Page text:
Two racist students from the Volcano Vista High School in Albuquerque, New Mexico, apparently thought it would be funny to harass one of their female African-American classmates in the most repugnant of ways.
The bigots were reportedly suspended after sharing a photo depicting the lone black girl sitting among her classmates in Ku Klux Klan hoods.
Those white and ominous-looking KKK hoods were digitally inserted on their faces in the doctored picture.
The school’s principal rightfully condemned the image, terming it “repugnant and hateful.”
How did the principal find out about the racist picture? Well, as it turns out, someone went ahead and posted the image on the school’s official Snapchat group. The picture was soon deleted, but not before being viewed by other students, who reported it to the school’s administration.
"It was awful," lamented Mary Morrow-Webb, the mother of the student in the picture. "It was frightening. I just really got sick to my stomach. I was afraid for my daughters and for the other children there that are at risk for these types of threats."
Albuquerque Public Schools launched an immediate investigation after discovering the image, and suspended the boys for 10 days. One of them, who played for the football team, was also let go of the team.
However, the boys said in their defense the picture was supposed to be a joke.
But racism is anything but funny. In fact, it is evil and the root cause of all the inequalities in the society.
“You don’t expect your kids going to school and having to deal with racism and discrimination in 2017,” said the girl’s father, Lamont Webb. “It’s kind of appalling.”
The girl and her two sisters haven’t gone back to school since this disgraceful incident.
"And now they say they can't go back," lamented the mother. "And we can't afford to send our daughters to private school, so what options do they have? They finally have broken my girls. So what do we do?"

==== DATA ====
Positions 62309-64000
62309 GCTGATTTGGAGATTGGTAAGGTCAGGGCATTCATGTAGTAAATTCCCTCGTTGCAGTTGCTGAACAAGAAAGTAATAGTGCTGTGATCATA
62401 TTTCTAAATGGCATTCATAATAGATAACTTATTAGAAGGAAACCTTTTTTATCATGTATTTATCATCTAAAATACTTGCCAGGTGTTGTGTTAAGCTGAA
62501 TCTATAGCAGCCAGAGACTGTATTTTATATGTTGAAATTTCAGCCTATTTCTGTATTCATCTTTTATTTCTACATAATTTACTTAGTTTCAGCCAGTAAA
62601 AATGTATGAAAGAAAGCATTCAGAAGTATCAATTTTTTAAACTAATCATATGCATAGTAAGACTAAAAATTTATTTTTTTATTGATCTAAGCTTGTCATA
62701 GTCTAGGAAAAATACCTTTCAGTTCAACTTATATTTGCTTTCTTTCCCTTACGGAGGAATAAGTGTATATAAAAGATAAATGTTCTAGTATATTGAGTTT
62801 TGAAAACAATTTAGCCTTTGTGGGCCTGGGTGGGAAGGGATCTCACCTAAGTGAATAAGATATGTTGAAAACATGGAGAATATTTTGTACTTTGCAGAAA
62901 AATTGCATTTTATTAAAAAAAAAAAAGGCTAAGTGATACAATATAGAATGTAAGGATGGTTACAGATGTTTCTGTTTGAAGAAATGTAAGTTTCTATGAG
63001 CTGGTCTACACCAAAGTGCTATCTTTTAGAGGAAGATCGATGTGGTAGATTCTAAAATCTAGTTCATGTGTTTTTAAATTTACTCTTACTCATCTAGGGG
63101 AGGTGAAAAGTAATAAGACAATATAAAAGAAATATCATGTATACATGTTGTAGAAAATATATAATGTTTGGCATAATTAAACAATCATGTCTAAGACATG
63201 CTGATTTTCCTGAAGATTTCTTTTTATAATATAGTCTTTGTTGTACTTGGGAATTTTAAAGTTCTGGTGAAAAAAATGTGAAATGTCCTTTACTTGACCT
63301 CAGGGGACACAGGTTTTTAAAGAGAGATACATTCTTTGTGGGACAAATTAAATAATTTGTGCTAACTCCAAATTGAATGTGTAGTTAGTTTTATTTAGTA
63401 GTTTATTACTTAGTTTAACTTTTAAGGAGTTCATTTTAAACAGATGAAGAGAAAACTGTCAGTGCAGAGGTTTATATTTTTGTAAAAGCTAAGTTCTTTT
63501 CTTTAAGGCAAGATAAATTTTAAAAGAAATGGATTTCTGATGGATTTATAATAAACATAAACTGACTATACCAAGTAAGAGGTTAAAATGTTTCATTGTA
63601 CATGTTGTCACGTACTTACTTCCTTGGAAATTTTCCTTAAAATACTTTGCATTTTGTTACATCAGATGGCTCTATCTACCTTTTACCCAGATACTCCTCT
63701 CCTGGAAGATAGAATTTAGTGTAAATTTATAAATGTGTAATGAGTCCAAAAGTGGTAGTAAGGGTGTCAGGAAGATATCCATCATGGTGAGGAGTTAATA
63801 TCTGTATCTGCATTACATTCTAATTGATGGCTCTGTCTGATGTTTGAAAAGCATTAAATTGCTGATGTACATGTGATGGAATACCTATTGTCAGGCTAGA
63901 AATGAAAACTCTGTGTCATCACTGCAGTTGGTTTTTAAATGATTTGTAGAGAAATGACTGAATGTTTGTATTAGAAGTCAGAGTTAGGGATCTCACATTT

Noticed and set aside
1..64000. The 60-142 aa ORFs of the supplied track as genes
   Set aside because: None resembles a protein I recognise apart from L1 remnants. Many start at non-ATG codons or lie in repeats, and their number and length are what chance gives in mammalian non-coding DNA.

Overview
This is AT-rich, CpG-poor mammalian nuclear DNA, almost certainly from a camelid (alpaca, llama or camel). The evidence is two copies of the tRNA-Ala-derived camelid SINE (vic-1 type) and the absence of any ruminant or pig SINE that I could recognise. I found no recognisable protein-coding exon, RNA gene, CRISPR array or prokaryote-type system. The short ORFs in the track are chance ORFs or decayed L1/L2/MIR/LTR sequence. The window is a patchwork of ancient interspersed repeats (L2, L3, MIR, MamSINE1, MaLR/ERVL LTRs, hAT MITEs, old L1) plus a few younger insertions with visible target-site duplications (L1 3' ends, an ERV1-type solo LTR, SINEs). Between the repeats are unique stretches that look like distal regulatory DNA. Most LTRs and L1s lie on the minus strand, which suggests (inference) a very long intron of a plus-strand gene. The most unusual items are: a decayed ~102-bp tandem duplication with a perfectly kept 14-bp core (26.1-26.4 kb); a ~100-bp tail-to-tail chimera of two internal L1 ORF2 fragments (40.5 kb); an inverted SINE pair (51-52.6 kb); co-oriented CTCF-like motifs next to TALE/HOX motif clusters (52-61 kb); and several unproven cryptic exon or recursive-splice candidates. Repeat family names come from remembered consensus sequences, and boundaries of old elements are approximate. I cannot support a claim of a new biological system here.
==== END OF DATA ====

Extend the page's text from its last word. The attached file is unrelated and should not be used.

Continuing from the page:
The parents also explained how this wasn’t the first time their daughters had to go through such bullying. Three of their daughters were being bullied in the school, but everyone turned a deaf ear to the family's complaints.
"We've been coming in with complaints of my daughter saying someone called her the N-word," Webb said. "Someone called her a porch monkey and different things like that on a regular basis."
The school condemned the recent picture and reported it to the police department.
"We took this to our police department," APS Superintendent Raquel Reedy said. "They came and investigated and are really looking very carefully at whether we should file charges for hate crimes. This is something we're looking at very carefully because it's this serious."
As for why the school didn’t take any steps to stop the previous racial bullying of the girls, the school blamed it on the previous administration, claiming the new principal will look into solving the matter.
"The fact is that she is out to make sure that this doesn't happen again," Reedy said. "She is adamant that the school is going to be safe for every single student that attends, and I would encourage any parent who has any concerns to contact Ms. Bannerman because she will look into it and they would be heard."
Thumbnail/Banner Credit: Reuters, Elijah Nouvelage